WASHINGTON -- The partisan political divide over the potential nomination of UN Ambassador Susan Rice to be secretary of state intensified Sunday with Republicans questioning her fitness for the job and Democrats defending her.
Republican senators said they remain deeply concerned over Rice's statements about the Sept. 11 attack on the U.S. diplomatic post in Benghazi, Libya, and suggested her motive was to help President Barack Obama's re-election chances. Democrats, meanwhile, said they saw no reason the statements should disqualify her if she's nominated.
At issue is the explanation Rice offered in a series of talk show appearances five days after the attack that killed U.S. Ambassador Chris Stevens and three other Americans.
Rice has conceded in private meetings with lawmakers that her initial account -- that a spontaneous demonstration over an anti-Muslim video produced in the U.S. triggered the attack -- was wrong, but she has insisted she was not trying to mislead. That account was provided by intelligence officials who have since said their understanding of the attack evolved as more information came to light.
Appearing on Sunday talk shows, two of Rice's fiercest critics, Sens. Kelly Ayotte (R-N.H.) and Lindsey Graham (R-S.C.), said Rice's account went beyond talking points that the intelligence agencies gave her.
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For one, they noted she had said that security at the Benghazi mission was "strong, substantial and significant." That statement "was not supported by the talking points," Ayotte said, noting that Rice was privy to more than just the unclassified material she discussed on television, including secret intelligence briefings that pointed to al-Qaida involvement in the attack.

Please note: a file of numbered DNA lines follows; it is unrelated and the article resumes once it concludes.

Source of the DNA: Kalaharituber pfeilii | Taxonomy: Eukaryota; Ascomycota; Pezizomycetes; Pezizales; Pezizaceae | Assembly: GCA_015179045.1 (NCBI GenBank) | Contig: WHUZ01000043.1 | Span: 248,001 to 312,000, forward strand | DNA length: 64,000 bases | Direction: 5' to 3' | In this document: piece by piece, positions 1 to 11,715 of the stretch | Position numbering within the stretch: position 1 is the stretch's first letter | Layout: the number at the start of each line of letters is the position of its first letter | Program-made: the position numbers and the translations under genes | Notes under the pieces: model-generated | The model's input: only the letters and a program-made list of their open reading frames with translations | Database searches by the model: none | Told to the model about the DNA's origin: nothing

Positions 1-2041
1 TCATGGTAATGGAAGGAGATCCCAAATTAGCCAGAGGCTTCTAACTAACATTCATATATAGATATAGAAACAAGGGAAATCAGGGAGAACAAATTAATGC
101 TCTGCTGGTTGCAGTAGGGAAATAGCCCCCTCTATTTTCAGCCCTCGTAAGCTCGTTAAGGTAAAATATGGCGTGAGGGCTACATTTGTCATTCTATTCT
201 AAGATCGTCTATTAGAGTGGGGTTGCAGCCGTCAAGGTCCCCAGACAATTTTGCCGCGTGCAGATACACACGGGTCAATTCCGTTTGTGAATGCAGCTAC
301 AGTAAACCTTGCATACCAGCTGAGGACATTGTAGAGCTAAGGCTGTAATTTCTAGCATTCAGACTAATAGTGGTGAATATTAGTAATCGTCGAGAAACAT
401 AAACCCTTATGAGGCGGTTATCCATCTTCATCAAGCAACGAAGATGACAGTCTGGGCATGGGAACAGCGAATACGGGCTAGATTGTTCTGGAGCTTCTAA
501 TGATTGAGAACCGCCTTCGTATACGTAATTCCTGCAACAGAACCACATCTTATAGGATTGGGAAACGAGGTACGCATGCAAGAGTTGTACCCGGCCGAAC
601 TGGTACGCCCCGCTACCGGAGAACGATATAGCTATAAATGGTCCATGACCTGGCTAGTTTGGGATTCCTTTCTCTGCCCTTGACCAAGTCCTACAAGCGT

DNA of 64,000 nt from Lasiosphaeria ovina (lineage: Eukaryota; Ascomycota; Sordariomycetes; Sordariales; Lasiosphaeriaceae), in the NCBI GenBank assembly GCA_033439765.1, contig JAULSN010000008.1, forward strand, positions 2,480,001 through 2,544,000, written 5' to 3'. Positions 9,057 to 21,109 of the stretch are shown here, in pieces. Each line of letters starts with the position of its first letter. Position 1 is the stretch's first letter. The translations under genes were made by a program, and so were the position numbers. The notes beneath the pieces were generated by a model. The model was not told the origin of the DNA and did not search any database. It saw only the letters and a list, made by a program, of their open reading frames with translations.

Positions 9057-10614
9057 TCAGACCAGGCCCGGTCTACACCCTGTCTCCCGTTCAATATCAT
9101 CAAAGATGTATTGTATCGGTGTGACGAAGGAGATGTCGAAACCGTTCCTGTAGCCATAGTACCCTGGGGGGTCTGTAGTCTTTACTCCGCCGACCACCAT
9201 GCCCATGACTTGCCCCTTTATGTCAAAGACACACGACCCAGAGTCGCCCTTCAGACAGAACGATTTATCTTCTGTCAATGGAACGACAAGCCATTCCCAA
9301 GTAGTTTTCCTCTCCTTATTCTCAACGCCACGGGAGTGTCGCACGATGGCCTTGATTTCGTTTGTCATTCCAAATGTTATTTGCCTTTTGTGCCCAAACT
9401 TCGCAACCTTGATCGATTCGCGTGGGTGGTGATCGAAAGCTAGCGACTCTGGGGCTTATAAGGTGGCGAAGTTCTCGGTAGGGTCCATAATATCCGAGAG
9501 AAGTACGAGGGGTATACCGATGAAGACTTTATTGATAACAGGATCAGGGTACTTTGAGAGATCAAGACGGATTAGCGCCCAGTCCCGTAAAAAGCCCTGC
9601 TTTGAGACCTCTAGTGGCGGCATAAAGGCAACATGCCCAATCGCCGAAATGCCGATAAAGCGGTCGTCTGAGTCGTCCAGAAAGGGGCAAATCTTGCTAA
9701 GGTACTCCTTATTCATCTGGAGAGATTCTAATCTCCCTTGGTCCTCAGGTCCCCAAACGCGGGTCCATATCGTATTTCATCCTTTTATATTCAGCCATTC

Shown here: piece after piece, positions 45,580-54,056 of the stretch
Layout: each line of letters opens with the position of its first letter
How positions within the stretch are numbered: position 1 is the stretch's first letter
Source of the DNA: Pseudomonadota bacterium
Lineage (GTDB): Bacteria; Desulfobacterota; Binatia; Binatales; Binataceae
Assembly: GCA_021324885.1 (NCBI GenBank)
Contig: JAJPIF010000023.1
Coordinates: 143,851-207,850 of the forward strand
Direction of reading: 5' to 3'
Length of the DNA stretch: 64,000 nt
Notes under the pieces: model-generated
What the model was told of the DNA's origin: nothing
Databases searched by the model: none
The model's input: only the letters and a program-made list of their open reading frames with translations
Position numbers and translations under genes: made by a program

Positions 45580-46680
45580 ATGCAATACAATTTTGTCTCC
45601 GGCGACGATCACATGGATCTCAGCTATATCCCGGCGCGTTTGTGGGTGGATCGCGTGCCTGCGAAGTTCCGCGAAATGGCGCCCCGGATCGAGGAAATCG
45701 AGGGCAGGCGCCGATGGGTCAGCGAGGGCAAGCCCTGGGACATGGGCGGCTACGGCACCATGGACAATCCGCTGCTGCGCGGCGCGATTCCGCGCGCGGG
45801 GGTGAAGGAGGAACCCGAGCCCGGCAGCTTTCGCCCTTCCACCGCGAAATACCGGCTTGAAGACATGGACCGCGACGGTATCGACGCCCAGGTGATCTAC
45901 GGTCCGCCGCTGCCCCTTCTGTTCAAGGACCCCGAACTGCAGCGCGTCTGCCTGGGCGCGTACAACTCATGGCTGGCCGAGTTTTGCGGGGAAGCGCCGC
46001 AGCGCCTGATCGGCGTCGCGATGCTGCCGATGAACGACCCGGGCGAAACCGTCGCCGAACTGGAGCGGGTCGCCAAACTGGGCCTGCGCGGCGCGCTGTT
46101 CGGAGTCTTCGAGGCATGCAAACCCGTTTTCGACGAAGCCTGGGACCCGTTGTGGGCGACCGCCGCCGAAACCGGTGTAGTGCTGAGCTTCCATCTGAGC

"I think her story on 16th of September was a political story designed to help the president three weeks before the election, and she should be held accountable for that," Graham said. He added that Rice's comments were "a treasure trove of misleading statements that have the effect of helping the president."
Rice met with both Graham and Ayotte last week to explain the situation, but Graham said Rice "didn't do herself much good" in the encounter.
Sen. Bob Corker (R-Tenn.) said he and others questioned whether Rice was acting as a diplomat or a "political operative."
Democrats, though, said Rice is being unfairly victimized for repeating erroneous talking points circulated by the intelligence community.
"Nothing that I have heard, in my mind, would disqualify her" from being secretary of state, said Sen. Mark Warner (D-Va.).
All the lawmakers said they believed that inadequate security at the mission must be investigated and corrected so that Benghazi is not repeated.